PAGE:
Smart manufacturing does not always involve robots replacing people. Instead, robots should be viewed as enablers instead of disruptors, with productivity and efficiency enhanced by automation, artificial intelligence (AI) and the Internet of Things (IoT).
More and more manufacturers are adapting to this reality in order to sustain their competitiveness. Nevertheless, it is a fact that people are still losing labour-intensive and time-consuming jobs to machines — in services as well as manufacturing.
Deutsche Bank chief executive John Cryan has said a “big number” of his staff will eventually lose their jobs to robots and other forms of technology. “It doesn’t matter if we as a bank will participate in these changes or not, it is going to happen,” he said at the “Banking in Transition” conference in Frankfurt last month.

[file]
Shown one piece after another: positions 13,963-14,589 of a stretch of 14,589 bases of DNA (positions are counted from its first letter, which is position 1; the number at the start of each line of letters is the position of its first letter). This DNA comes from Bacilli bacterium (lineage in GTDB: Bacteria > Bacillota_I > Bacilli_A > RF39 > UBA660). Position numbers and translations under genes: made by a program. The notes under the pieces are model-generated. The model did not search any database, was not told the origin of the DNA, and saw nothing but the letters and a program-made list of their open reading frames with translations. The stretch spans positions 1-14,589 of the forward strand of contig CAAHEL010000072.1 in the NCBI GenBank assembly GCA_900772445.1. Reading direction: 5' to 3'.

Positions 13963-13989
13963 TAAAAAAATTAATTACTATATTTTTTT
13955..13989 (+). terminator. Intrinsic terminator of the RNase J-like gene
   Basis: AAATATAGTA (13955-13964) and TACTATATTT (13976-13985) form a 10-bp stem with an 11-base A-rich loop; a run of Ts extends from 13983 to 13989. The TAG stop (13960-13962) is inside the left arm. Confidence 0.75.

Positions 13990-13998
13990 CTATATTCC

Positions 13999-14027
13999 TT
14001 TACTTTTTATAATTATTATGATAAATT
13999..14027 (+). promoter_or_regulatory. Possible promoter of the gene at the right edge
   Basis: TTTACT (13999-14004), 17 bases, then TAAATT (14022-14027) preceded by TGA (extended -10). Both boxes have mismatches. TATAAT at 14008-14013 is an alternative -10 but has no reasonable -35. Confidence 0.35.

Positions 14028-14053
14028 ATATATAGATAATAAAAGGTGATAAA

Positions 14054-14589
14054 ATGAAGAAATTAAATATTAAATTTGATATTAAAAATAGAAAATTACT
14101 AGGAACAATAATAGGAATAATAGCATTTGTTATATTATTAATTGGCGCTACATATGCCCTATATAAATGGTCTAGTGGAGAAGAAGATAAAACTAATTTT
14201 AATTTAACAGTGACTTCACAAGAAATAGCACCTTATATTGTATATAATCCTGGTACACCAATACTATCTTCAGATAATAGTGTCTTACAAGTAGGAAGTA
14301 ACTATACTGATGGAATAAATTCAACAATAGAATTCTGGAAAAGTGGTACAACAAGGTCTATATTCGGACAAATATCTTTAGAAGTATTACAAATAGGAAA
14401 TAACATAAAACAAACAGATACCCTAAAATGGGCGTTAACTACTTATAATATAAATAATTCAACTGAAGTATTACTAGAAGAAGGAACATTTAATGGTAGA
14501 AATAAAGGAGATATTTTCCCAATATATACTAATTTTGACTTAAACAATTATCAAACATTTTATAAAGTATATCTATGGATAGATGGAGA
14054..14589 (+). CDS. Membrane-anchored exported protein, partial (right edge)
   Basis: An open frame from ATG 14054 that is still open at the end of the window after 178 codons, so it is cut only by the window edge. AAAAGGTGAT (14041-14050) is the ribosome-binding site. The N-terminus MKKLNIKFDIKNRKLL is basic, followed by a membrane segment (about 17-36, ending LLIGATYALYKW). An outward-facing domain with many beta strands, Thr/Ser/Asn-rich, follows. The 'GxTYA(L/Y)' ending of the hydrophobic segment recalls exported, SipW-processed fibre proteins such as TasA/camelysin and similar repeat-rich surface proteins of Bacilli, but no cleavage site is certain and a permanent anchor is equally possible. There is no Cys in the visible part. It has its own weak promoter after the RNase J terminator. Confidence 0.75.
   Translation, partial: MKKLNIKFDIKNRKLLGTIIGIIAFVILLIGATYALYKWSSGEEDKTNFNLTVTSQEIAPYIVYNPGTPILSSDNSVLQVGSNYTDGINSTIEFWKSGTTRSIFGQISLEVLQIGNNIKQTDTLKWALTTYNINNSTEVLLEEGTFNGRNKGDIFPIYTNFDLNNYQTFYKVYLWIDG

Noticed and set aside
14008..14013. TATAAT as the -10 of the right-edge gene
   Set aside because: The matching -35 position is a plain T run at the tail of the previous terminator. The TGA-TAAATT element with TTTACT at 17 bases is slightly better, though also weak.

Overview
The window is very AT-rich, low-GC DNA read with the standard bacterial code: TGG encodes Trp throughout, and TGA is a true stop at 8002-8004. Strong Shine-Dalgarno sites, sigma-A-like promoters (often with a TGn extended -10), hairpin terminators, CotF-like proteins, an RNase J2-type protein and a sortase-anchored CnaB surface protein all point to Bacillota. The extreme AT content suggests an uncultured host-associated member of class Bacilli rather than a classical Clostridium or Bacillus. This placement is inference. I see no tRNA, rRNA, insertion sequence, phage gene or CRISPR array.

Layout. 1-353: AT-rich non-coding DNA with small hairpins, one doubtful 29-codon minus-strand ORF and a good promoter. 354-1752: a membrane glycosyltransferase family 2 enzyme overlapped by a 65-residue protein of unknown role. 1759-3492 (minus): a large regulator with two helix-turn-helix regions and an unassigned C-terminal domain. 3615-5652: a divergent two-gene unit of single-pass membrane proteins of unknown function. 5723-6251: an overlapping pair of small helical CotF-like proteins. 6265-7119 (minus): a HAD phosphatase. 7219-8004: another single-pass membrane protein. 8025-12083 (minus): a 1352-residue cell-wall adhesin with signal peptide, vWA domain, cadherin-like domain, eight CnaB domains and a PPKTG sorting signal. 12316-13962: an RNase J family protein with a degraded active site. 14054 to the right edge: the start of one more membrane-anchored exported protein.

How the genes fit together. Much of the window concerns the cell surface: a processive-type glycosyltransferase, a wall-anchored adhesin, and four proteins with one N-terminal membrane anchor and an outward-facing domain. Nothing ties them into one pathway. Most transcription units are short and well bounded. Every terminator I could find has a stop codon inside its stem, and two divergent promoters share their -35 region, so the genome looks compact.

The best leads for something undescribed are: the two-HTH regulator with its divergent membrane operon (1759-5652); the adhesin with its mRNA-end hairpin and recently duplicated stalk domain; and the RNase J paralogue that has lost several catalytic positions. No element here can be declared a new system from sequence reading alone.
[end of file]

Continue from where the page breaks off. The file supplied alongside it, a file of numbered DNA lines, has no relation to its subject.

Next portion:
The World Economic Forum forecast in its 2016 report, The Future of Jobs, that automation will lead to a net loss of over 5 million jobs in 15 major developed and emerging economies by 2020. These countries include Australia, China, France, Germany, India, Italy, Japan, the United Kingdom and the United States.
PricewaterhouseCoopers says as many as 38% of jobs in the US could be at potential risk of automation by the early 2030s, along with 35% in Germany, 30% in the UK and 21% in Japan.
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31 October 2017